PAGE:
More severe than just occasional feelings of sadness that most people experience with the ups and downs of life, depression is characterized by persistent, uncontrollable sadness, anxiety, and hopelessness that last longer than two weeks. Women and men of all ages can be affected by this condition.
A combination of factors may cause depression. Stress, and an individual’s ability to cope with it, can play a major role. If someone in your family has a history of depression or mental illness, you may be more likely to become depressed. A change in brain chemicals may also be a source. Other factors include drinking alcohol or using drugs; a recent loss such as the death of someone close to you; poor performance in school; having a baby (post-partum depression); and experiencing a major illness.
Those who are depressed have persistent feelings of sadness and anxiety and lose interest in or do not enjoy their usual activities. Some people also may experience:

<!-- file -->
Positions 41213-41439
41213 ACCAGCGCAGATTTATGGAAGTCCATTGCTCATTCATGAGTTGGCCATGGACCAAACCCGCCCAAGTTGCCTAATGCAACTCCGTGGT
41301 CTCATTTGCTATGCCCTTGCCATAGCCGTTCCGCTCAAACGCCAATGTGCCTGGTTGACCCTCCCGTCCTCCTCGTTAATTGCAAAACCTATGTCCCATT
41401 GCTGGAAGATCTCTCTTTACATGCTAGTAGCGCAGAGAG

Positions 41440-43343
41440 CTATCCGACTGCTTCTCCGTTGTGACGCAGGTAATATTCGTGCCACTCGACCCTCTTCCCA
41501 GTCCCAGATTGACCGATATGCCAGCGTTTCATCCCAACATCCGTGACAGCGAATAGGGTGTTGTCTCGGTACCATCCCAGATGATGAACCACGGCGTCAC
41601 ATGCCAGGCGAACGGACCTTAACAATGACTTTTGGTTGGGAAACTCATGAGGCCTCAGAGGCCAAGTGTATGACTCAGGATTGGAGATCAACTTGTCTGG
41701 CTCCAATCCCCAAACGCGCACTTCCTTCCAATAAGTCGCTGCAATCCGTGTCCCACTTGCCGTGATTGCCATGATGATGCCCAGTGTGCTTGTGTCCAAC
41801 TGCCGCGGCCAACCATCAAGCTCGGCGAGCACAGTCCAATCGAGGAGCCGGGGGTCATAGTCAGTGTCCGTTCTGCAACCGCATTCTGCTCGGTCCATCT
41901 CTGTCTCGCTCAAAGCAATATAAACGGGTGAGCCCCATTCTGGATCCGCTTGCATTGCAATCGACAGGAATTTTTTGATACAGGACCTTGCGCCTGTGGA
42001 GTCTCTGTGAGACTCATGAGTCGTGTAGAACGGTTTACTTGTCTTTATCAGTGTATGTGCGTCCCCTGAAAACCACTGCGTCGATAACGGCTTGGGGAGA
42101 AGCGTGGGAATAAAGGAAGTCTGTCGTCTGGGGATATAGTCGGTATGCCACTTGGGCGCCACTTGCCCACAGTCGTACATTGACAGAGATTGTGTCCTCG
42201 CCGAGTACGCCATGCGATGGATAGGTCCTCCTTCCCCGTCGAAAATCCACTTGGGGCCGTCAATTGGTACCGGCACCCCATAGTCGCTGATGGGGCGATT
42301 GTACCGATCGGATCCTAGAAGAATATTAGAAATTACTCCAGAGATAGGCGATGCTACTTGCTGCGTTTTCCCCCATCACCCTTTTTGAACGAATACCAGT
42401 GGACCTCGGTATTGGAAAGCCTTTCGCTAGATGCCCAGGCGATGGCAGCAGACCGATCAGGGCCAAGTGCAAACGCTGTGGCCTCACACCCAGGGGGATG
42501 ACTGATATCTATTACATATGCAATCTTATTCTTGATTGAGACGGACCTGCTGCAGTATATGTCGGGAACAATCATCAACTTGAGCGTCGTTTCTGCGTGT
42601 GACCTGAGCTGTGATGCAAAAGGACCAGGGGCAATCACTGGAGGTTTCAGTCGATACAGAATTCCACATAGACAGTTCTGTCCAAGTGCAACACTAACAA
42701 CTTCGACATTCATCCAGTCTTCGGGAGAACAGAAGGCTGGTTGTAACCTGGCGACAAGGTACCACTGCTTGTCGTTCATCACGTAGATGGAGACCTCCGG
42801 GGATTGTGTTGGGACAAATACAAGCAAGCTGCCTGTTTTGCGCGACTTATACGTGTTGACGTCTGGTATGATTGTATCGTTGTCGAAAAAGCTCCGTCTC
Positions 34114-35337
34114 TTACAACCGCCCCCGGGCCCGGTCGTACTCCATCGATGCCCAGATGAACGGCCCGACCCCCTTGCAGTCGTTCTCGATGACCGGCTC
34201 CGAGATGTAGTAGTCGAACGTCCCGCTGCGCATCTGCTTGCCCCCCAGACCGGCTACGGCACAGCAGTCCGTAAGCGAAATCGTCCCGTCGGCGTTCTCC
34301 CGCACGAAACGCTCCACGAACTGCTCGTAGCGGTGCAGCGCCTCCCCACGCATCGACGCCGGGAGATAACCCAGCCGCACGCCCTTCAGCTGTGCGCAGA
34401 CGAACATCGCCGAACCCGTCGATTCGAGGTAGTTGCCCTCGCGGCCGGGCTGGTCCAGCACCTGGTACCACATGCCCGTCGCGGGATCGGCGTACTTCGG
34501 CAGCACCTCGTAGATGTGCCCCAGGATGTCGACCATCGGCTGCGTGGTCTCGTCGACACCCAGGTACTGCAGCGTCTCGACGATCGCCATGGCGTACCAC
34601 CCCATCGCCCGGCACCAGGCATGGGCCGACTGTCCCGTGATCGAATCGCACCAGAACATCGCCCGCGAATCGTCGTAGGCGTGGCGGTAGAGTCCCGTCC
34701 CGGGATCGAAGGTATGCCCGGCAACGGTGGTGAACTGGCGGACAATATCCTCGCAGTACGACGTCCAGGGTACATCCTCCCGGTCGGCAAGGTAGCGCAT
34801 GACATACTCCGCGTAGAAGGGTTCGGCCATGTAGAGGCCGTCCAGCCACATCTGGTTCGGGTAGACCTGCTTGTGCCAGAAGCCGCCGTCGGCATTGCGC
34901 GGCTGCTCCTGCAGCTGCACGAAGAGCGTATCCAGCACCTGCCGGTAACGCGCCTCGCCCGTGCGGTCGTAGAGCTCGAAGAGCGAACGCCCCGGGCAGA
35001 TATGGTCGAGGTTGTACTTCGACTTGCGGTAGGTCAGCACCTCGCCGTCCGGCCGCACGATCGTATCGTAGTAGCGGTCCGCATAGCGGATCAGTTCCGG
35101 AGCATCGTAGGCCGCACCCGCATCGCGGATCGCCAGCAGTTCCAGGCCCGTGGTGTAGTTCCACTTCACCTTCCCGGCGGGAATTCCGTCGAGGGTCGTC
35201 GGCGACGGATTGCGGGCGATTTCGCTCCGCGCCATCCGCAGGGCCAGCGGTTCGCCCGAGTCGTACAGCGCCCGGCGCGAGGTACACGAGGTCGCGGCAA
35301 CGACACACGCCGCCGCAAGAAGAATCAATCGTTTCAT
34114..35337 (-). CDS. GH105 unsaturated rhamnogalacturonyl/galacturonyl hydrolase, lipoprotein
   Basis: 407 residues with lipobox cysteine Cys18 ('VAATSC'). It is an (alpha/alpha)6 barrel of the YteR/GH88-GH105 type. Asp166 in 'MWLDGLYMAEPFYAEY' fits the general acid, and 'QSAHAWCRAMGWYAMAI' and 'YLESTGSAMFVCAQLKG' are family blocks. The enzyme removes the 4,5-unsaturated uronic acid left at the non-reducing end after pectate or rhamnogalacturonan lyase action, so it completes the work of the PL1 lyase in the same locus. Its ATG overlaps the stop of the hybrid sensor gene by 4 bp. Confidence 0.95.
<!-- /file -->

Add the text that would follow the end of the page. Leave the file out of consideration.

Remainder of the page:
- Unexplained weight loss or gain
- Crying more easily than usual
- Insomnia or excessive sleepiness
- Feelings of worthlessness and guilt
- Difficulty concentrating or making decisions
- Loss of interest in sex
- Frequent thoughts of suicide or death
Accepting a diagnosis of depression can be hard. It often helps to realize that it is very common medical diagnosis. There are excellent treatments available that your medical provider can prescribe.
- Get enough sleep
- Avoid alcohol and drugs
- Exercise often and remain active in life
- Eat a healthy, low-fat diet
- Seek a support group. Staying connected to other is important and therapeutic.
Seek medical attention if:
- Symptoms of depression last longer than two weeks
- You are planning to hurt yourself or someone else
- You hear voices in your head